WASHINGTON – In November, the United States’ economy added 146,000 jobs and the unemployment rate fell to 7.7 percent.
This is the lowest unemployment rate since December 2008.
However, according to The Tennessean, the fall in unemployment was largely due to the fact that more Americans quit looking for work and were not counted as unemployed.
The Labor Department’s report painted a mixed picture of the economy on Friday.
Even though employers added 49,000 fewer jobs in October and September than it initially estimated, hiring did remain steady during super-storm Sandy.
In November, the unemployment rate fell to a four-year low. It fell from 7.9 percent in October to 7.7 percent.
Paul Ashworth, an economist at Capital Economics, said that the report “is something of a mixed bag but, on balance, it’s positive.”
The government noted that as long as employees worked at least one day during a pay period, it’s survey would have counted them as employed.
Super-storm Sandy did leave a mark on economic activity though. Construction employment dropped 20,000. And weather prevented 369,000 people from getting to work — the most for any month in nearly two years. These workers were still counted as employed.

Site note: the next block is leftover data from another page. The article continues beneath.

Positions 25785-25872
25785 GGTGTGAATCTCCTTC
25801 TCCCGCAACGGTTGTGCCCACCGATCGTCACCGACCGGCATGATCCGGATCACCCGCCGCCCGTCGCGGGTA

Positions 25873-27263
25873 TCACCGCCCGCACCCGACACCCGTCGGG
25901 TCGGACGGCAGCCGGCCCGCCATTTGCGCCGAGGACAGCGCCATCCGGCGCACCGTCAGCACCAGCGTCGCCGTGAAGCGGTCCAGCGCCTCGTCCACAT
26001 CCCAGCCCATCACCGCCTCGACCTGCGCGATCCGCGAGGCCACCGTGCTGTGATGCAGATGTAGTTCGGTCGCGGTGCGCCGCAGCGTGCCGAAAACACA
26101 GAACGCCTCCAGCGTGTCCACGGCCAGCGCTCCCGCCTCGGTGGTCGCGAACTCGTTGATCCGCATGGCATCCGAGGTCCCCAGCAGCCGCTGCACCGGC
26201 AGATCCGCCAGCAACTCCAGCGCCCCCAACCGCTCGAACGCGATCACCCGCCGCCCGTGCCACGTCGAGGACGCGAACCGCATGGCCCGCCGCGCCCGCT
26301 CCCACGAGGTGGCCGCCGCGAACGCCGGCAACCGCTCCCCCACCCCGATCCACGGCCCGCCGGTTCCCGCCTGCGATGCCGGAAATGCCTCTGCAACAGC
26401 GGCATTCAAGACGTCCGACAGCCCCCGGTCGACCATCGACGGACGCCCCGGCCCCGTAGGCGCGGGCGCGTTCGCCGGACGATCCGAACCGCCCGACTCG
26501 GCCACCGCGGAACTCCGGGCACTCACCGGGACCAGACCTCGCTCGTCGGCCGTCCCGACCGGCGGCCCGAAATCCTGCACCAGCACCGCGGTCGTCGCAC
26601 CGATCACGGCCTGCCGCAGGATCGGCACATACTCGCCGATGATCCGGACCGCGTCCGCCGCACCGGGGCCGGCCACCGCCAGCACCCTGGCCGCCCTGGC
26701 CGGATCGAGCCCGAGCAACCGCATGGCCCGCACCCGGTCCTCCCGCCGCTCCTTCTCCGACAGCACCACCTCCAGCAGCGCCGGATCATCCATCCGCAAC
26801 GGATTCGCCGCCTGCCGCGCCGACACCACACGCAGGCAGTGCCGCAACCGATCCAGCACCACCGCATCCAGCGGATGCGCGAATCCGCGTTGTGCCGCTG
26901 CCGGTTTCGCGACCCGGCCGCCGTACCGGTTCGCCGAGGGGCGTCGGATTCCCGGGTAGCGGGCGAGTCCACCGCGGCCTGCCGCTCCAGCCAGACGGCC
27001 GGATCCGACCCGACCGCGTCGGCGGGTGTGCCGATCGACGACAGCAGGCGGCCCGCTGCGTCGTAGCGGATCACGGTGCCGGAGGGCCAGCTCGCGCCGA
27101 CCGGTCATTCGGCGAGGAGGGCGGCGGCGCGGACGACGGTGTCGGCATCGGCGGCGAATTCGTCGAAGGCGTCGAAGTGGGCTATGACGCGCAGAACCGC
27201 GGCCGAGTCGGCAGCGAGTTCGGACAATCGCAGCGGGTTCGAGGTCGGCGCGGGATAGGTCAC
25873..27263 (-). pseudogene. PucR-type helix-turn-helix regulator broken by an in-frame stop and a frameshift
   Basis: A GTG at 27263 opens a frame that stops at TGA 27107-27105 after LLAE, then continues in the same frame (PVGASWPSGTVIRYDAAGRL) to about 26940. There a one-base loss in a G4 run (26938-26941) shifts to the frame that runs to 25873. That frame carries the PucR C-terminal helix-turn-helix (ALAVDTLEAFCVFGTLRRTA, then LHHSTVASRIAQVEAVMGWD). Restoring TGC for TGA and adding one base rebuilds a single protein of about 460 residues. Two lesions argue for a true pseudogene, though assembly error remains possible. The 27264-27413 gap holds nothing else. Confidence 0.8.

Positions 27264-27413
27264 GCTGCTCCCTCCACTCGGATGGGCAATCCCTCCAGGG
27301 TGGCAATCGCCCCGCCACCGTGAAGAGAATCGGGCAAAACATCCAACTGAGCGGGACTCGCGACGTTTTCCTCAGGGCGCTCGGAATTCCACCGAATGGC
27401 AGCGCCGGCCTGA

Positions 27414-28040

Since July, the economy has added an average of 158,000 jobs a month. That’s a modest pickup from 146,000 average in the first six months of the year.
The recent job growth implies that most employers have yet to delay hiring because of the “fiscal cliff.” The “fiscal cliff” is the combination of sharp tax increases and spending cuts set to take effect next year unless the White House and Congress reach a budget deal before then.
In November, retailers added 53,000 jobs, temporary services companies added 18,000 jobs, and education and health care also gained 18,000 jobs.
Auto manufacturers added nearly 10,000 jobs; but overall manufacturing jobs fell 7,000.
The U.S. grew at a 2.7 percent annual rate in the July-September quarter.